To truly understand a region's culinary arts, you must consider all the factors that contribute to its cuisine.
Geography, history, ethnic diversity, and culinary etiquette converge to become the building blocks of its food world. Thailand, Vietnam, Malaysia, and Singapore each possesses its own Culinary Identity™a way of choosing, cooking, and serving food that is immediately identifiable with that nation-yet these selected cuisines have more in common than is apparent to the casual observer.
A look into their pantries shows the common threads. A taste of their dishes reveals the different tapestries they weave. Just as an Italian chef would find many familiar ingredients in a French kitchen, so a Thai home cook would be among many familiar ingredients in a Vietnamese home. It's what they do with their hands and their palates that determines whether the food they produce is Italian or French, Thai or Vietnamese.
A cook's influence on raw ingredients as they are combined and transformed into a completed dish is illustrated perfectly by comparing the foods of Southeast Asia and the Caribbean. These two culinary regions are worlds apart both in geography and cuisine. The classic Jamaican curry bears little resemblance to the curries of Northern Thailand in both flavor and appearance; however...more can be found in the pages ofSoutheast Asian Flavors book.
Lemongrass (Cymbopogon citrates)
This iconic Southeast Asian aromatic fibrous herb has multiple flavor identities that are illustrated with these diagrams that dissect one common ingredient and its usage and application from each culture.
Take an epicurean adventure through the actual footage of the bustling Thai market.
Singapore Street Smarts
The street fare of one of the world’s greatest dining destinations is ready to roll onto American menus. Download PDF
Culinary Identity graphic
A regions Culinary Identity is made up of the regions Prevailing Flavors, Geography, History, Ethnic Diversity, and Culinary Etiquette. The combination of these elements defines and unites a people, culture, and cuisine as one distinct group. It is culture on a plate.
In a word: No. Food culture is a living force that’s constantly evolving. In this book, “traditional” and “authentic” have two different yet related meanings. Traditional cuisine refers to the way foods have been prepared through history—the way natives have cooked and presented food and passed those customs from generation to generation. Authentic cuisine is also steeped in history— respectful of traditions but incorporating innovations while still retaining the essential features that impact all our senses—sight (colors, presentations, knife cuts, etc.), smell (the aromas), taste (balance or equation of sweet, salty, bitter, sour, and umami), touch (texturalattributes—fat, doneness, etc.) and sound (crunch factor, etc.). Spice pastes have been integral to Southeast Asian cuisines for centuries. Once they were always hand pounded in a mortar. That’s traditional. Now, they’re sometimes puroeed in a blender. Since that’s now routinely done by modern practitioners of these native cuisines, it’s authentic.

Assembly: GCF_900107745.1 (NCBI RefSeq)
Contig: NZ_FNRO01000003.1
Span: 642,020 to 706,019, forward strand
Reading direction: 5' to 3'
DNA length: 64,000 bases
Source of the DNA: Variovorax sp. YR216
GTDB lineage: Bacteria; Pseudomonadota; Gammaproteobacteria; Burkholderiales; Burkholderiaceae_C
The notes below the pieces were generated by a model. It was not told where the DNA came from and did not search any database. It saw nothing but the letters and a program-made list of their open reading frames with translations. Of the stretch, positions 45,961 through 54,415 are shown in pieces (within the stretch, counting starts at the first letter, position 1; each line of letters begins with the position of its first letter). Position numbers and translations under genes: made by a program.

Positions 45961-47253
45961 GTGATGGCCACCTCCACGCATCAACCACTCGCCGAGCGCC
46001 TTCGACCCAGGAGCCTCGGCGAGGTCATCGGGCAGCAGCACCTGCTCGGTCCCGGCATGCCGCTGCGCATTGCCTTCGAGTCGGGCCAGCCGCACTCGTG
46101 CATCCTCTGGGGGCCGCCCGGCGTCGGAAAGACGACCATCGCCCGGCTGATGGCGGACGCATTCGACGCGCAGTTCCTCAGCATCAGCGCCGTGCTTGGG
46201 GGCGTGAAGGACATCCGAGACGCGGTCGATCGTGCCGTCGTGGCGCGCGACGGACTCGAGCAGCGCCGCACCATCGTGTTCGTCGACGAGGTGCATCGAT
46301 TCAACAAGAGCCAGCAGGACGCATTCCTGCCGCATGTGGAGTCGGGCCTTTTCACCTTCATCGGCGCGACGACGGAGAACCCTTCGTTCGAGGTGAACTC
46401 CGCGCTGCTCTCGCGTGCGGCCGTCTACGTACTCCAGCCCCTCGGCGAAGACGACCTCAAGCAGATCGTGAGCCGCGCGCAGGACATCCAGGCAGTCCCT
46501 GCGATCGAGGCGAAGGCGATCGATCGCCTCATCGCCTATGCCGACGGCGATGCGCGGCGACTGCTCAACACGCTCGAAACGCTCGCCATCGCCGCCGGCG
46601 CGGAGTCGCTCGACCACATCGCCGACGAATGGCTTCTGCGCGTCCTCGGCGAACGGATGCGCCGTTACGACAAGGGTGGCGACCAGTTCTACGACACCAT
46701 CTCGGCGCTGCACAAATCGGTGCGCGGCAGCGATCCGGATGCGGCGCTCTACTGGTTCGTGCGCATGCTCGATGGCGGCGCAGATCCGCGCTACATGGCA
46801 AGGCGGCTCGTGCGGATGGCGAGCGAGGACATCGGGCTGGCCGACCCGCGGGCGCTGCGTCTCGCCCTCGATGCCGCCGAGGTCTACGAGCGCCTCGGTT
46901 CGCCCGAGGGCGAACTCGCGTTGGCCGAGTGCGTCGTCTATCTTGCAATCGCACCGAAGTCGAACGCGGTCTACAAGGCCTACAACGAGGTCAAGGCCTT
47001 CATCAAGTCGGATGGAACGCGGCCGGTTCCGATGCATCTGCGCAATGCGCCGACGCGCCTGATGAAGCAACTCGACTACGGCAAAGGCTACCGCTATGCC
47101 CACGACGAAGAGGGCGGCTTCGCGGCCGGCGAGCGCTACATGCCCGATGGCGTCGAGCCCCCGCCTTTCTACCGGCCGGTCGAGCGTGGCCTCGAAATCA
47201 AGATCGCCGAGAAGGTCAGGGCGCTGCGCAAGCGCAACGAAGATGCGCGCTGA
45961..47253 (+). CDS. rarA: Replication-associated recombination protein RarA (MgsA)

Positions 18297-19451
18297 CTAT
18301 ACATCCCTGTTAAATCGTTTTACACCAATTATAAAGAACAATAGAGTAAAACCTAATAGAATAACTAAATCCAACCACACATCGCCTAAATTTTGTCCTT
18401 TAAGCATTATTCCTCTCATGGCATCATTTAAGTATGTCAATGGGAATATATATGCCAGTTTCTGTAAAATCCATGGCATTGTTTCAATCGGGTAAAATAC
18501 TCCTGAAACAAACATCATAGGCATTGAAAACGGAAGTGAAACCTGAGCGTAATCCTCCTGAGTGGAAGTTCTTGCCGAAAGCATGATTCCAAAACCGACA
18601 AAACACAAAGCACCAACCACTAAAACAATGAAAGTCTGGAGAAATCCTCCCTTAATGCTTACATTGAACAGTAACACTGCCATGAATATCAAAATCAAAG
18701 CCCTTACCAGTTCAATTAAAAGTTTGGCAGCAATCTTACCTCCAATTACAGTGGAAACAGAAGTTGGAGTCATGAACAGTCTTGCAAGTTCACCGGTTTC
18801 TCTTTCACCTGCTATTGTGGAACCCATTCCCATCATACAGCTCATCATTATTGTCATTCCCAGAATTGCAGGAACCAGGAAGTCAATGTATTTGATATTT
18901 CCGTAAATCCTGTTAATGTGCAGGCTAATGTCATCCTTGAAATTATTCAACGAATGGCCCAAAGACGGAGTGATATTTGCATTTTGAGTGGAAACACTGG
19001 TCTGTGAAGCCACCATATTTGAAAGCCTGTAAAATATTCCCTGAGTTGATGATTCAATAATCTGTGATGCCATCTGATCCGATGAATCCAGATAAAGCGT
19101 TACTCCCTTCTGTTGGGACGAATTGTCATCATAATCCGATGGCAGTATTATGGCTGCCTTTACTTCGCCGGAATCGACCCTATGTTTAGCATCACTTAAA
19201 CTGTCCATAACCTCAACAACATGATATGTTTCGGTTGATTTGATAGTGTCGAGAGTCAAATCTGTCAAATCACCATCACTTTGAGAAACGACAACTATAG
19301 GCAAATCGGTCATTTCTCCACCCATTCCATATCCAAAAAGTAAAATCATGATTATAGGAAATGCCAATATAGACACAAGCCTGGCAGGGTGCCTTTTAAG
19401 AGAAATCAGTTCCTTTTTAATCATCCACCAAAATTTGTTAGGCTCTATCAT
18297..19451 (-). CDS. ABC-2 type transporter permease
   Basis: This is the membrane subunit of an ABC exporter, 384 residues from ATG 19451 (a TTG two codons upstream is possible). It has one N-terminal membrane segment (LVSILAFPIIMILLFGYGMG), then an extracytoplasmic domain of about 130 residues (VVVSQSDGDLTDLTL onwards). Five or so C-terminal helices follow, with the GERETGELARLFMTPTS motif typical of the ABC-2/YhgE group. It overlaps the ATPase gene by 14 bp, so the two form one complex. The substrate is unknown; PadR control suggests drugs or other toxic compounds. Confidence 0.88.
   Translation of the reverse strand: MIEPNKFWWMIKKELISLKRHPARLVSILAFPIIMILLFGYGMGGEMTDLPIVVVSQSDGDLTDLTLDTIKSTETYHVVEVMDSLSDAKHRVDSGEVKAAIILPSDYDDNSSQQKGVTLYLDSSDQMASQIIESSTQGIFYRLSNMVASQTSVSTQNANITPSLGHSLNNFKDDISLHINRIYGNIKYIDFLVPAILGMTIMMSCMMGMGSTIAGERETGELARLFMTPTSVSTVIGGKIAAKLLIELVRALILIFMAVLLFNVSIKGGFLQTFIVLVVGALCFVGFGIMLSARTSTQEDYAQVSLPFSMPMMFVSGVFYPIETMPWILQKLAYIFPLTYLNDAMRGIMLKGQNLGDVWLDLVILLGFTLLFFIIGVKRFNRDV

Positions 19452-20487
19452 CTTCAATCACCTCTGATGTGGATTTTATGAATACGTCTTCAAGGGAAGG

This happens at some level within an Asian country and more so by Asian cooks in foreign lands as they adapt to local conditions, ingredients, and tools. Traditional foods and techniques are sometimes replaced by more contemporary versions— remaining authentic, but updated. The recipes in this book are all as authentic as you would find if you stepped into a Southeast Asian home, restaurant, or market stall today. Some are also...more can be found within the pages of the Southeast Asian Flavors book.
Regional Foods Make a Statement
The differences between foods from region to region within a country can sometimes be as dramatic as those from country to country. Think of the colorful, complex gumbos of the American South compared with the staid chowders of New England. The ingredients that one area possesses can create unique dishes that are worlds apart from foods of another area, even when they’re only separated by a few miles. Comparing the foods of southern Malaysia with the dishes of northern Malaysia could be as dramatic as the difference between France and Spain. This was truer in the past, as modernization has diminished the prominence of traditional regional cuisines, especially......more can be found in the pages of Southeast Asian Flavors book.
Have you ever seen a Southern Thai man spin around while pouring tea?!
Often called groundnuts in Asia, are an essential ingredient in the Southeast Asian Pantry! Through these diagrams you can see how each culture developed a peanut sauce with its own unique elements and hence flavor profile